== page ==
Saturday, March 22, 2008

Say what?

So, have you ever wondered if the way you pronounce certain things is correct? What is correct anyway? pah-tay-toe / puh-tah-toe, etc. No, I don’t mean common words which get pronounced based on the region you find them uttered… I mean names of companies that have themselves established a correct way to pronounce their own names. The problem is that with a lot of companies we never really get to hear the “official” pronunciation in everyday life, unless it’s McDonalds “Welcome to McDonalds, can I take your order?” or Wal-Mart “Welcome to Wal-Mart, bla bla bla?” This is especially true with international companies where their pronunciation is sometimes different in their native tongue.

The reason I bring this up is because today I was watching a video review of the new Asus Eee. I know, whoa, what? First of all, if you don’t already know, Asus is a huge Chinese computer company. If you have an HP computer then your motherboard is most likely built by them. The Eee is their new lightweight subnotebook thing. All of this is fine and dandy, what got to me was the pronunciation of Asus by the journalists. They said Aye-soos (rhymes with obtuse), not Aye-suss (rhymes with bus). What on earth? So I investigated and found an official Asus commercial: I guess I’ve been wrong my entire life referring to my motherboard as an aye-suss, it’s actually a soos. So suess me!

This got me thinking, what other companies are we pronouncing incorrectly? I decided to come up with a little list (people love lists, it’s a fact!):

Oh man there is a whole subculture devoted to how this name is pronounced. First, let’s go to the videotape: If you’re not into the sentimental stuff you can skip to 2:15. So, it’s settled right? Pore-shuh. Done. Not quite. The proper way to pronounce Porsche is definitely the way they do at the end of that commercial but over the years a certain stigma has attached itself to that variation of the name. Snootiness and snobbery come to mind. Those of us who wish to refer to the iconic brand without sounding like we just got back from getting our $300 haircuts prefer the subtly-sublime Pore-shh (rhymes with, uhh… borscht but without the t.) So, yea, I guess it all depends on how you want to come off sounding (arrogant or ignorant?)

Honestly I never thought that there was another way to say IKEA but apparently there are at least 4 ways: eye-key-uh, eye-kay-uh, ee-key-ah, ee-kay-ah, plus all the combinations you can make out of those. In any case it turns out that IKEA is actually an acronym the founder Ingvar Kamprad made up using his own name and the farm where he was born. So now we’re talking about how to pronounce an acronym and everyone knows that there is no proper way to pronounce an acronym name: IBM, LG, UPS or 3M anyone? (ih-biyumm, leh-jee, oops, and thream!) But Ikea is actually pronounceable and they have gone so far as to take an official stance on how it should be pronounced in English-speaking regions: it rhymes with idea. Ok then. Not like anyone was thinking of calling it Icky-yeah or something…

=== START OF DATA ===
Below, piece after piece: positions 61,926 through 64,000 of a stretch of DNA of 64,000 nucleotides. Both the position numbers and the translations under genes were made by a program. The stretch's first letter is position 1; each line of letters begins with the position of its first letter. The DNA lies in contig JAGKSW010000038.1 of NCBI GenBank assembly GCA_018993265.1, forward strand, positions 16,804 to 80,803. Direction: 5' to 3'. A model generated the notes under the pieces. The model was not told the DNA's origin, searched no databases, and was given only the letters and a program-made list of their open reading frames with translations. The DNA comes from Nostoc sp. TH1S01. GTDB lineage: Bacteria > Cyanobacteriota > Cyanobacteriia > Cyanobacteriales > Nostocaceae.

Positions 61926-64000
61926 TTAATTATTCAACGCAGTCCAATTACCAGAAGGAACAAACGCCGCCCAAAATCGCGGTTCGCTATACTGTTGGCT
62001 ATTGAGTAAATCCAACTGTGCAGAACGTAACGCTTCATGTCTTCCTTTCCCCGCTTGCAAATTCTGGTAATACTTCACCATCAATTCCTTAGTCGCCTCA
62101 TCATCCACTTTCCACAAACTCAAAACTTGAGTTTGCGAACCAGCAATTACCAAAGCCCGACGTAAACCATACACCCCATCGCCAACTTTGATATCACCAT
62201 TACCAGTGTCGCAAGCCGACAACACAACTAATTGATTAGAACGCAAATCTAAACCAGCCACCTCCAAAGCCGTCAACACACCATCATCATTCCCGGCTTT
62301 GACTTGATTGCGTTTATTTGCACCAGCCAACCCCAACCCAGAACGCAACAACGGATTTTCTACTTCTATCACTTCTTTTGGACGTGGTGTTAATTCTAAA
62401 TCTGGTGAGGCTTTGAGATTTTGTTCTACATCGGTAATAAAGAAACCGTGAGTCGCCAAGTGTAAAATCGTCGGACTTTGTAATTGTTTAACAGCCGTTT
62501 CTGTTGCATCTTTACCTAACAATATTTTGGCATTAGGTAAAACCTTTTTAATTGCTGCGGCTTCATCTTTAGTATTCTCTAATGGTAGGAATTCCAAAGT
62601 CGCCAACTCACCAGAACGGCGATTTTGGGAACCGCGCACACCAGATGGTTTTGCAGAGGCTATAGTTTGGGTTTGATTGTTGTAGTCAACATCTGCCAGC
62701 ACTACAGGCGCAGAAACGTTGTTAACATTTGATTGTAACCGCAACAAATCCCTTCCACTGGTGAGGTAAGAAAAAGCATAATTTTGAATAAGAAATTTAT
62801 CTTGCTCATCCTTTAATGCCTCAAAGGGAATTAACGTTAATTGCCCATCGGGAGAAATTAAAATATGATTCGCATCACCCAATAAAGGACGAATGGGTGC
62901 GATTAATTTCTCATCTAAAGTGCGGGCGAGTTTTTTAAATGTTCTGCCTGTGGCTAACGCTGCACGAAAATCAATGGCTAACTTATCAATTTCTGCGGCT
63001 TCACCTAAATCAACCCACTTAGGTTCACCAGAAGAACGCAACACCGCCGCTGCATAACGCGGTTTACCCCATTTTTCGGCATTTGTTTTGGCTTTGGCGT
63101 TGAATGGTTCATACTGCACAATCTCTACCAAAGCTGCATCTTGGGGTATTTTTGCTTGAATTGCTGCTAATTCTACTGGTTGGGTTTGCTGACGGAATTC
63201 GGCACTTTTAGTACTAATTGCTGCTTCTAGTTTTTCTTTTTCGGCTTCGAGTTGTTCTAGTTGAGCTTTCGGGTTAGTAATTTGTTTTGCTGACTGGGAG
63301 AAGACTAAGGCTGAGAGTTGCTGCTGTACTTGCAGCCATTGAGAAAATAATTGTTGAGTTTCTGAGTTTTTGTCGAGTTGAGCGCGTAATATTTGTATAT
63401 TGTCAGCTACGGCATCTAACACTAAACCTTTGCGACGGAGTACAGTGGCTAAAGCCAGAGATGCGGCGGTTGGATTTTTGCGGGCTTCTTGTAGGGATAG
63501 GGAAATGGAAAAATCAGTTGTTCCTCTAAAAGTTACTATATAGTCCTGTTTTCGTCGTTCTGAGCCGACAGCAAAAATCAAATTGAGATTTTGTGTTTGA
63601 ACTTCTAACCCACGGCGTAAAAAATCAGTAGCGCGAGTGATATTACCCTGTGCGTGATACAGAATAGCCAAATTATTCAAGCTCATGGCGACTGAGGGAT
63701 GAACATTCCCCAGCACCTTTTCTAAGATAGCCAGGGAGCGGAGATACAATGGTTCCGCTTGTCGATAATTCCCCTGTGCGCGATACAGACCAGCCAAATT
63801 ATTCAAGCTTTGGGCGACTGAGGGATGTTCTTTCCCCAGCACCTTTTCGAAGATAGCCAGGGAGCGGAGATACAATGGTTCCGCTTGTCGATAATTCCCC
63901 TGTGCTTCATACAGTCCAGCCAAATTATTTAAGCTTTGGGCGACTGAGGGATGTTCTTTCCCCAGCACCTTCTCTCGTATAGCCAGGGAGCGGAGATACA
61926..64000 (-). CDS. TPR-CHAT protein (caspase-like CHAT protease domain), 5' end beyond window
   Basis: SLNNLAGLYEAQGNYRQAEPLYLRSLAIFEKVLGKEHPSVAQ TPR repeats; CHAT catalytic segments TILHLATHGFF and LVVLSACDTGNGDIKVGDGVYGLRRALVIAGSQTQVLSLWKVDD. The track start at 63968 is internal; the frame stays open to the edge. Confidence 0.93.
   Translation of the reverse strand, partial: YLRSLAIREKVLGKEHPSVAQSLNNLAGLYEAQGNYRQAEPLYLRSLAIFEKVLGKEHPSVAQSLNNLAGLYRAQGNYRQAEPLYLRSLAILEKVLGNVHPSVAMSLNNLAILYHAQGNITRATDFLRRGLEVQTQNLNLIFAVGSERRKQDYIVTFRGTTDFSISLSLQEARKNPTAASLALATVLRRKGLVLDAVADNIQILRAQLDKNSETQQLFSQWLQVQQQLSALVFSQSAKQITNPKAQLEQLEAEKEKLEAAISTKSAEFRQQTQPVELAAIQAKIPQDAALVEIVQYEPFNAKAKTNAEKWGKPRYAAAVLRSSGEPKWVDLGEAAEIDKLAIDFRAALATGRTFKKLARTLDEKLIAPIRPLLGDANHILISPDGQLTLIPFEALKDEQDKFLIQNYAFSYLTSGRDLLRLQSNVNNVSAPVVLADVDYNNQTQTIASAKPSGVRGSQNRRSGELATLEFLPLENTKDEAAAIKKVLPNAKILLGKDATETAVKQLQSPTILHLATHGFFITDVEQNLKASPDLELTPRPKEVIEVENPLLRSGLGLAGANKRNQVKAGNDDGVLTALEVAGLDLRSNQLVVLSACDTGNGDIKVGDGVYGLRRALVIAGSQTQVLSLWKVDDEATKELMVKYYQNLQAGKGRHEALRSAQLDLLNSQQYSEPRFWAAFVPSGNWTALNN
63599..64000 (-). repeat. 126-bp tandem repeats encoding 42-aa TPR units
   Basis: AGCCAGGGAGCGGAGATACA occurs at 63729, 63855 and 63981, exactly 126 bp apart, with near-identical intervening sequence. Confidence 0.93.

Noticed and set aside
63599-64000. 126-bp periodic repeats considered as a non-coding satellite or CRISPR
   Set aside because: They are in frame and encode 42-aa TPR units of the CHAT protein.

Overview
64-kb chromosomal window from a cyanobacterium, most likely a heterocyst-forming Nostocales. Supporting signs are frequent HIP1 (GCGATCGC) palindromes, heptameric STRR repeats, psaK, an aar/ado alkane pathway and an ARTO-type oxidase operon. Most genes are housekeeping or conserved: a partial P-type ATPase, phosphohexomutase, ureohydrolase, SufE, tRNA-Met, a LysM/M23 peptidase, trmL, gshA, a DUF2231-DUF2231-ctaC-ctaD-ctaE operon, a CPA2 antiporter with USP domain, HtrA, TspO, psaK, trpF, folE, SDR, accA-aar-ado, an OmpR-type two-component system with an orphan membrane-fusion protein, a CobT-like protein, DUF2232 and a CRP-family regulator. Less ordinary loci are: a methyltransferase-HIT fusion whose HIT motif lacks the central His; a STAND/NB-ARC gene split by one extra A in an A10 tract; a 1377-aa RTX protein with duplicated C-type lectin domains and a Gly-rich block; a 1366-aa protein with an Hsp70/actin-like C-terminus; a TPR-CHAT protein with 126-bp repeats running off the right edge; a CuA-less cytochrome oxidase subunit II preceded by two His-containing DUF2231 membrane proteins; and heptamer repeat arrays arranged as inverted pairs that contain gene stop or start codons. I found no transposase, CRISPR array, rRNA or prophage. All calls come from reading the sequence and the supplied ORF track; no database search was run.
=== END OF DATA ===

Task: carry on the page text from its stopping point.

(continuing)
This one still irks me because for a while I was actually convinced that I was wrong when I really wasn’t. Ubisoft is a French company that makes some really popular video games like the Tom Clancy series, Rayman, Assassin’s Creed, you name it. I always thought they were called You-bee-soft until going to E3 one year and hearing a lot of talk about Ooh-bee-soft. I thought it must be a French thing. Maybe it is because this “official” explanation from some local Ubisoft developers says otherwise:
Maybe it’s different in France but you-bee-bet I’m gonna stick with You-bee-soft and be done with it.

Yea another car company, but this one seems to throw me off all the time when it comes up in conversation:

friend: “Hey so I was thinking of going with the new Hyundai, they have a great warranty!”
me: “Yeah there’s a reason Hun-dies, err, Hun-days, umm, Hi-yoon-days, you know… those Korean automotive masterpieces come with such an extended warranty! Actually, I’ve heard they’re a lot better nowadays.”

So, which way is correct? Hun-day it is! Although sometimes it’s fun to go Hi before You and Die, you know? No? I could probably write a whole post focusing on car companies so I’ll just stop now.

Ralph Lauren.
Is this another case of people pronouncing a name differently to sound haughty? I believe so. According to this article in the WSJ the correct way to pronounce American designers is to be blunt and just say it how you see it. So it probably isn’t Ralph Luh-wren but just Ralph Law-ren. Dee-en’d.

What have we learned? That some companies are secretive and don’t want to choose a stance on how their name is pronounced, while several simply change based on your location, others get mispronounced by people who want to sound self-important, and finally there are some establishments who want you to pronounce their name any which way you please, like us: Gee-Cool or Geek-cool? You decide.

Thursday, March 20, 2008

Welcome to geeKeWL

Welcome to geeKeWL. Yes, gK is yet another blog in a world that (arguably) already has way too many of these self-indulgent things in it. Oh well – gK will hopefully find a place amongst the titans and prove itself to be insightful, valuable, and maybe even a little fun.